Presentation on theme: "I.C. ENGINES LECTURE NO: 11 (21 Apr 2014) Air Required to Burn Fuel 1 kg of H requires 8 kg O 1 kg of C requires 2.66kg O 1 kg of S requires 1kg O 1."— Presentation transcript:
I.C. ENGINES LECTURE NO: 11 (21 Apr 2014)
Air Required to Burn Fuel 1 kg of H requires 8 kg O 1 kg of C requires 2.66kg O 1 kg of S requires 1kg O 1 kg of O is contained in 4.35kg air
Problem No 1 A certain petrol consists of 84 % C and 16 % H by mass. What mass of air is required for complete combustion?
Problem No 1 Data Carbon=84 % C by mass Hydrogen=16 % H by mass. To Find Mass of air is required for complete combustion? Solution O required to burn 1 kg of C = 2.66 kg O required to burn 0.84 kg of C = 0.88 x 2.66 kg
Problem No 1 Solution O required to burn 1 kg of H = 8 kg O required to burn 0.16 kg of H = 0.16 x 8 kg Therefore O required = (0.84 x 2.66)kg + ( 0.16 x 8)kg Therefore Air required = (0.84 x 2.66)kg + ( 0.16 x 8)kg x 4.35 kg kg
Problem No 2 A fuel oil contains, by mass, 87 % C, 11 % H, 1 % S and 1 % O. What mass of air is required for complete combustion?
Problem No 2 Data Carbon=87 % C by mass Hydrogen=11 % H by mass Sulphur=1 % S by mass Oxygen=1 % O by mass To Find Mass of air is required for complete combustion? Solution O required to burn 1 kg of C = 2.66 kg O required to burn 0.87 kg of C = 0.87 x 2.66 kg
Problem No 2 Solution O required to burn 1 kg of H = 8 kg O required to burn 0.11 kg of H = 0.11 x 8 kg O required to burn 1 kg of S = 1 kg O required to burn 0.11 kg of S = 0.11 x 1 kg Fuel oil supplies 0.01 kg of O /kg of fuel Actual mass of O required = kg kg = kg Mass of Air required = x 4.35 kg = kg Air fuel ratio by mass is to 1
Problem No 3 What is mass of air is required to burn complete 1 kg of benzole C 6 H 6 ?
Problem No 3 Data Benzole C 6 H 6 To Find Mass of air is required for complete combustion? Solution Molecular mass of Benzole C 6 H 6 (12 x 6) + ( 1 x 6) = = 78 % of C by mass = (72/ 78) x 100 = 92 % of H by mass = (6/ 78) x 100 = 8
Problem No 3 O required C = 0.92 x 2.66 = 2.45 kg O required H = 0.08 x 8 kg = 0.64 Total = 3.09 kg Air required = 3.09 x 4.35 kg = 13.4 kg Air fuel ratio by mass is 13.4 to 1
Problem No 4 What is mass of air is required to burn complete 1 kg of ethyl alcohol C 2 H 6 O ?
Problem No 4 Data ethyl alcohol C 2 H 6 O To Find Mass of air is required for complete combustion? Solution Molecular mass of ethyl alcohol H 2 C 6 O ( 12 x 2) + (1 x 6) + ( 16 x 1) = 46 % of C by mass = (24/ 46) x 100 = 52 % of H by mass = (6/ 46) x 100 = 13 % of O by mass = (16/ 46) x 100 = 35
Problem No 4 Total = kg The fuel supplies 0.35 kg of O per kg of fuel = = kg Air required = x kg = 9 kg Air fuel ratio by mass is 9 to 1
Lubrication is the introduction of a substance, called a lubricant (e.g. oil to create an oil film, between two moving contact surfaces, to reduce friction. This reduction of friction greatly reduces the wear of the surfaces and thus lengthens their service life. It also reduces the energy required for the movement. Lubrication is important in all moving parts of the vehicle but the engine has the greatest need.
LUBRICATION SYSTEM Under a microscope, even the smoothest engine components have a surface that looks very rough. If these surfaces made contact they would rub together, overheat and destroy themselves. To prevent this happening, engines have a lubrication system that pumps or drips a constant supply of oil on all the moving metal components.
LUBRICATION SYSTEM OTHER FUNCTIONS Although the BASIC FUNCTION of a lubricant is to reduce friction and wear. It carries off generated heat It helps to form a gas-tight seal between piston rings and cylinders. It also carries away harmful combustion waste products. Lubrication helps to control corrosion by coating parts with a protective film. A detergent added to the lubricant helps to removes sludge deposits.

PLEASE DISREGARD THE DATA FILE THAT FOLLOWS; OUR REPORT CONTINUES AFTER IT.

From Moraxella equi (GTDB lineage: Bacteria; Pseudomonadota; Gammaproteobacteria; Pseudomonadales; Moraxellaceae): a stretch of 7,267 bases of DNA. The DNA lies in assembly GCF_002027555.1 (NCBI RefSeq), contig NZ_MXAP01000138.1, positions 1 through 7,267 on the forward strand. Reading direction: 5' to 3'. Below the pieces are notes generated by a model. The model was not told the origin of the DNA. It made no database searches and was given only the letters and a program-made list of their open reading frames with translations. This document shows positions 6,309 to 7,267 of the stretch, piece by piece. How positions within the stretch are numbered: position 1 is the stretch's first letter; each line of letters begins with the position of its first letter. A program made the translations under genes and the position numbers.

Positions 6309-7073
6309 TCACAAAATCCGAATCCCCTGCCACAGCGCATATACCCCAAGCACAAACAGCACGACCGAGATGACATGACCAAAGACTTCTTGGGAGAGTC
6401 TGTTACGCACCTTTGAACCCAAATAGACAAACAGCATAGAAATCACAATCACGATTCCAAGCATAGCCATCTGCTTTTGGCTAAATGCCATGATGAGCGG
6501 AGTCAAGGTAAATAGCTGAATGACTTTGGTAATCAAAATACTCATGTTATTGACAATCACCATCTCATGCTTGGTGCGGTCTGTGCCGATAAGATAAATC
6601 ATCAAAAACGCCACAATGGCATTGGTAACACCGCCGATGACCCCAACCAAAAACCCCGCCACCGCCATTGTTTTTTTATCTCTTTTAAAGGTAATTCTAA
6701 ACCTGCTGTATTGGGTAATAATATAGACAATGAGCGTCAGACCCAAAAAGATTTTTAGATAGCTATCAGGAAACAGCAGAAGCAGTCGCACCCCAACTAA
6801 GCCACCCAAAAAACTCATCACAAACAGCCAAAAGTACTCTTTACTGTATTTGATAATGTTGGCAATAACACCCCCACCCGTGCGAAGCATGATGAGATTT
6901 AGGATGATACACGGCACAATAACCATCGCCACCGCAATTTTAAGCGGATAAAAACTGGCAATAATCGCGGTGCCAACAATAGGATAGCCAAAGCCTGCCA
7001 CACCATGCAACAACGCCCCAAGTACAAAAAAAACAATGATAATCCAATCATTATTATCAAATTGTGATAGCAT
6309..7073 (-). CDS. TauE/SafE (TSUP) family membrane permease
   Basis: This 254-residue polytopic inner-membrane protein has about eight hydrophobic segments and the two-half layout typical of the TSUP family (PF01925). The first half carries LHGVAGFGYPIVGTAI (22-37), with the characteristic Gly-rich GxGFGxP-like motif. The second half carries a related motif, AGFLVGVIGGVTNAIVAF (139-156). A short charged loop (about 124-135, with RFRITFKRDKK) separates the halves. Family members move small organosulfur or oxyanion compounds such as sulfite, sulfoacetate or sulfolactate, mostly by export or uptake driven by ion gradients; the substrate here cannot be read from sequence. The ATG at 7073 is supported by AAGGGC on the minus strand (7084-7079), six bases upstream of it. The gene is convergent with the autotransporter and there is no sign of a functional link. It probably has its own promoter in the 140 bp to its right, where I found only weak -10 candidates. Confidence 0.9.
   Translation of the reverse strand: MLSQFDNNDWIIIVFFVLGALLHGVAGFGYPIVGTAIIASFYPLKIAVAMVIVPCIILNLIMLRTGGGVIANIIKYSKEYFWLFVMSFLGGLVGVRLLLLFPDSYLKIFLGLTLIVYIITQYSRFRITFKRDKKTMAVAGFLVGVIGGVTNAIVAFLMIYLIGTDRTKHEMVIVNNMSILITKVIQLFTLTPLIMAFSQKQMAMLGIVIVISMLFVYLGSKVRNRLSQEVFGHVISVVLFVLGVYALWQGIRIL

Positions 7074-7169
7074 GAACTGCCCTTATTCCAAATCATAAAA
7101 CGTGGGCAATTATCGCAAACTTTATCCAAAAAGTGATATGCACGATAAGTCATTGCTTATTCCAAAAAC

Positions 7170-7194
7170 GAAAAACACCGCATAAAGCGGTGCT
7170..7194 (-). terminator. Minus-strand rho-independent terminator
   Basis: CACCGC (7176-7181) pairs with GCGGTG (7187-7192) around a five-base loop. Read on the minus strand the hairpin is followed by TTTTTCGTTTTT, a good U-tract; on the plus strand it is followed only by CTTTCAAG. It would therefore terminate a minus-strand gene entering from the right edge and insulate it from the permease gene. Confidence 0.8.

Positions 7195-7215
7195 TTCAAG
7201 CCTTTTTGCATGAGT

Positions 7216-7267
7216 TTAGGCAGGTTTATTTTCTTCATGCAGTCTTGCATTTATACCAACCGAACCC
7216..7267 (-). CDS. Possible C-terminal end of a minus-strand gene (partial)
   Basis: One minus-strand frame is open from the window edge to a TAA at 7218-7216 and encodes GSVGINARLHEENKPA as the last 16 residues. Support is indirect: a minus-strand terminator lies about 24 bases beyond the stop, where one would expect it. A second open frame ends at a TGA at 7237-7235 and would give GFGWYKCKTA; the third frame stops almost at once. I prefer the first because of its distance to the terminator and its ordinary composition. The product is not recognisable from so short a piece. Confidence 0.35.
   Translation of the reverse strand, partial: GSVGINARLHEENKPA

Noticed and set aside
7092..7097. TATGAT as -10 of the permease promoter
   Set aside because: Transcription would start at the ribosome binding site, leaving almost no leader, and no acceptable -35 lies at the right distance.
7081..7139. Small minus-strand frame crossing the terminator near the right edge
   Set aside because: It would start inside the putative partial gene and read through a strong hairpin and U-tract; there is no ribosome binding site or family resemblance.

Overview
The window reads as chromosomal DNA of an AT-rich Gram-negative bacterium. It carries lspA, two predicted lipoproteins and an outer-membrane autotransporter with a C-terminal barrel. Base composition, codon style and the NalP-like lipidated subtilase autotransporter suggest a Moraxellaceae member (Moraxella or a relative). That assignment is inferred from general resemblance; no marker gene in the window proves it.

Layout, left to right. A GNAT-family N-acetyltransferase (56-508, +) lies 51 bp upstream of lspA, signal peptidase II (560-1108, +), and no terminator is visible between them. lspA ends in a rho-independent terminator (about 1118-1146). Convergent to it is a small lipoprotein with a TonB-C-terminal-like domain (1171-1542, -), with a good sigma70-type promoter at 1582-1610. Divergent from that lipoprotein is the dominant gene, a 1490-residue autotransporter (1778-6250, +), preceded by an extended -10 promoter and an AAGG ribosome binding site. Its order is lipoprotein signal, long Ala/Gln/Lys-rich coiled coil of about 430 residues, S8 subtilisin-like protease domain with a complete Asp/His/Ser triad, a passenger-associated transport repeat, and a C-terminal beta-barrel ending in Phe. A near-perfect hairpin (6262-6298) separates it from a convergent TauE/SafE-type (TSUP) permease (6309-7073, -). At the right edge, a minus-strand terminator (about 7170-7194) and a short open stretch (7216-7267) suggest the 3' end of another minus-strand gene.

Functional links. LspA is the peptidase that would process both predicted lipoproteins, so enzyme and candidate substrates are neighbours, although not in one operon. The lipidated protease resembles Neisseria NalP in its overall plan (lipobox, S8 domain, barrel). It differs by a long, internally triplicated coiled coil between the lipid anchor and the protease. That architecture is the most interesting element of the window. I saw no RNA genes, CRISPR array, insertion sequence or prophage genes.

The Lubrication System (Reasons for) To separate the moving parts of the engine, to prevent excessive wear and heat build up caused by friction, without this, the engine components would get so hot, they could start to melt and stick to together (seized engine) To protect the engine components from acids formed from the burning of the fuel.
Purpose of Lubrication System Lubricate Reduces Friction by creating a thin film(Clearance) between moving parts (Bearings and journals)
Purpose of Lubrication System Seals The oil helps form a gastight seal between piston rings and cylinder walls (Reduces Blow-By) Internal oil leak (blow-by) will result in BLUE SMOKE at the tale pipe.
Purpose of Lubrication System Cleans As it circulates through the engine, the oil picks up metal particles and carbon, and brings them back down to the pan.
Purpose of Lubrication System Cools Picks up heat when moving through the engine and then drops into the cooler oil pan, giving up some of this heat.
Purpose of Lubrication System shockAbsorbs shock When heavy loads are imposed on the bearings, the oil helps to cushion the load. Absorbs Contaminants The additives in oil helps in absorbing the contaminants that enter the lubrication system.
VISCOSITY Viscosity is a measure of oil’s resistance to flow. A low viscosity oil is thin and flows easily A high viscosity oil is thick and flows slowly. As oil heats up it becomes more viscous (Becomes thin)
VISCOSITY If the oil is too thin(has very low viscosity) it will be forced out from between the moving parts, resulting in rapid wear. If the oil is too thick(has very high viscosity) it will flow very slowly to engine parts, especially when the engine and the oil are cold, resulting in rapid wear. Viscosity Index is the measure of how much the viscosity of an oil changes with temperature. (20 W) Viscosity number is set by SAE (Society of Automotive Engineers)
VISCOSITY Single viscosity oils SAE 5W, SAE 10W (Winter) and SAE 20, SAE30 … (Summer) Multiple viscosity oils SAE 10W-30. This means that the oil is same as SAE 10W when cold and SAE30 when hot. The higher the number the higher the viscosity(thickness) of oil.
Properties of oil Corrosion and Rust Inhibitor: Displaces water from metal surfaces, to prevent corrosion. Foaming Resistance: Rotating crankshaft tends to cause bubbles (Foam) in the oil and bubbles in oil will reduce the effectiveness of oil to lubricate. Synthetic Oils: Made by chemical process and do not necessarily come from petroleum.
Service Rating of Oil SA, SB, SC, SD,…..SJ SA and SB oils are not recommended for use in today’s Automobile engines.
31 A.P.I. Ratings SA Straight mineral oil no additives. SB 1930’s motor oil with some detergent. SC 1950’s oil more additives. SD 1960’s enter multi-viscosity oils. SE 1970’s emission controls make heat is problem. SF 1980’s improves fuel economy. SG Late 1980’s wider viscosity ranges. SH 1990’s great stuff. SJ Late 1990’s SL2000’s SM Current